Louis Wicks-Randy, 13, shares his experience of being a member of our Airplay programme in this guest blog.
I'm Louis Wicks-Randy and I used to go to Airplay at RAF Lossiemouth. My dad has now been posted to RAF Waddington and we’ve bought our own house but there are no Airplay units near me and I miss it lots.
Airplay is a group designed to help children while their parents are away with the RAF.
Airplay helped me grow from a shy and ungainly person to a more mature, helpful and caring young man. I will highlight some of the adventures I had when I was a member of Airplay and how it helped me grow.
Airplay was started by the RAF Benevolent Fund three years ago and I went to the first ever session at RAF Lossiemouth as my dad was deployed with 14 Sqn.
Back then Airplay only ran one night every fortnight but soon lots of young people began to come and Airplay started to run four sessions a week.
They also do holiday activities and residentials which I used to love. They even had a drama club 'Overly Dramatic!'. When I was in it I did a Diamond Jubilee sketch where I got to narrate a speech to Prince Andrew about the 70 years the Queen had been on the throne. He was very impressed with all of us.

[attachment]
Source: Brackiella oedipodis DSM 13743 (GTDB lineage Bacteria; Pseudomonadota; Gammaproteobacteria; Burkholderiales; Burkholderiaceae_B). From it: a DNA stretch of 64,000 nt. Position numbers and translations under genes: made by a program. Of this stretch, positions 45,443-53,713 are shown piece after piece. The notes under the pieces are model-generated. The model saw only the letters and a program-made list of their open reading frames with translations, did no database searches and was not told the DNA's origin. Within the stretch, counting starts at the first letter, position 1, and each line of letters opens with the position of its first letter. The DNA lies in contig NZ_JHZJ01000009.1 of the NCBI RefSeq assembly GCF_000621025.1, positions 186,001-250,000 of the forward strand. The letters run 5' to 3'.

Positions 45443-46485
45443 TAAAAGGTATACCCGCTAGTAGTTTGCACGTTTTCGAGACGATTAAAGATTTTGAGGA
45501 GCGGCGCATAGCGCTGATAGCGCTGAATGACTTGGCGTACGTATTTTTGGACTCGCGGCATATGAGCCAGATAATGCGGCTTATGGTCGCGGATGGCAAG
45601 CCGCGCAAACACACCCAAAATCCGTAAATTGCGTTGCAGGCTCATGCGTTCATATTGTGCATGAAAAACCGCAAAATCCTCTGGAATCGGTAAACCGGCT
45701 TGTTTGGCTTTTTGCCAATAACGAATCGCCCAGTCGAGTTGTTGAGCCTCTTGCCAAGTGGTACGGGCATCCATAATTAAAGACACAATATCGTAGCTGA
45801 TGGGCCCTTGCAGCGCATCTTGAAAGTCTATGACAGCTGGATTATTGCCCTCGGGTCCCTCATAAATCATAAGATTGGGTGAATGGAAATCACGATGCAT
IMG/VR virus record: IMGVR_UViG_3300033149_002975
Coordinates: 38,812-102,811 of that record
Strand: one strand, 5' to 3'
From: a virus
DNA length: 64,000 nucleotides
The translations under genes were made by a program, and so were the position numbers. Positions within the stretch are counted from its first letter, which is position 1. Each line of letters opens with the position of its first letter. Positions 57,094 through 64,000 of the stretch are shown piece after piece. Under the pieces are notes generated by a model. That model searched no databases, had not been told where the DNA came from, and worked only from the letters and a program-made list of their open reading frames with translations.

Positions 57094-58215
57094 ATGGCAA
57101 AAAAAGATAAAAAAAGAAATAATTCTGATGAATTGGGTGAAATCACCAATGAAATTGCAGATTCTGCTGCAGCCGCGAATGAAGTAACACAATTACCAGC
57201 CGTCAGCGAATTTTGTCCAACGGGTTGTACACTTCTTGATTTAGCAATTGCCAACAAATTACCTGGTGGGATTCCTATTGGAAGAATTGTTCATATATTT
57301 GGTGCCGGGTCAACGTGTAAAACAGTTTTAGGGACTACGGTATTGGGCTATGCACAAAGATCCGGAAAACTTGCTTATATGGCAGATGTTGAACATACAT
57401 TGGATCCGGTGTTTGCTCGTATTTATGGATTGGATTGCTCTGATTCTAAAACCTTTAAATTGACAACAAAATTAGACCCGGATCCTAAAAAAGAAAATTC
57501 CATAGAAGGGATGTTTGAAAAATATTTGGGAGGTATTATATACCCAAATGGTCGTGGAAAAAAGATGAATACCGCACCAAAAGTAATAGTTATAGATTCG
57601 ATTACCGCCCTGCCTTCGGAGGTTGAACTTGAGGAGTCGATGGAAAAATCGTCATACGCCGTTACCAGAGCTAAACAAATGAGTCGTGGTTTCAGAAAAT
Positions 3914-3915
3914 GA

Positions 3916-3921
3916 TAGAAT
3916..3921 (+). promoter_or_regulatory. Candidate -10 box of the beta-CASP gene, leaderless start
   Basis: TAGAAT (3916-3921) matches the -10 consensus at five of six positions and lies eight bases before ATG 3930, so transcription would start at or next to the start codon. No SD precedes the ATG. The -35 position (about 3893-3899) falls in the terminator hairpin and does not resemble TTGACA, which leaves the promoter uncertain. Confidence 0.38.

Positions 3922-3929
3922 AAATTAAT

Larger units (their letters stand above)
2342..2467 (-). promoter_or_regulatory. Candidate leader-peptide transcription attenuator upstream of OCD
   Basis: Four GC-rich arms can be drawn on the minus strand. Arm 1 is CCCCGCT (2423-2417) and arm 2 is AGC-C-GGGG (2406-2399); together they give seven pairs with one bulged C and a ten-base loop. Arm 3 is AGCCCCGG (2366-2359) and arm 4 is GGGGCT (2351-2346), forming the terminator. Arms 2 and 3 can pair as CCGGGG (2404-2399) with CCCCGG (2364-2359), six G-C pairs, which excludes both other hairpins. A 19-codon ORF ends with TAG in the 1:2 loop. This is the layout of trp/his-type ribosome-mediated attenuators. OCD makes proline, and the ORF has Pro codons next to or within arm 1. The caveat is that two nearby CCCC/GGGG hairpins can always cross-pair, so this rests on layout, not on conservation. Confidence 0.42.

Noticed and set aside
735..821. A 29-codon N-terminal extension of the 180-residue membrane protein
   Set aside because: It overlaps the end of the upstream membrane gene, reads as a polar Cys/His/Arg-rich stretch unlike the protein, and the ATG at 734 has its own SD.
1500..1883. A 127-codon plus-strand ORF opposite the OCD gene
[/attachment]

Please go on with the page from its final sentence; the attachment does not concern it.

My best bit with Airplay Lossie was when I went to London with the group and visited the RAF Benevolent Fund's headquarters where we did a presentation to the staff on how Airplay has changed our lives. But the trip wasn’t all work work work, we had fun too.
We went to see the Changing of the Guards from inside the gates of Buckingham Palace, we visited the Houses of Parliament and asked our MP loads of awkward questions. We went and saw the musical Wicked which was wicked and we tried snails, tripe and chicken feet in Chinatown. It was very good fun.
Airplay has definitely changed me. It made me more confident, more aware and more willing to try anything. It made who I am today and I would recommend it to any kid who's parents are in the RAF and who are ready for adventure.
By Louis Wicks-Randy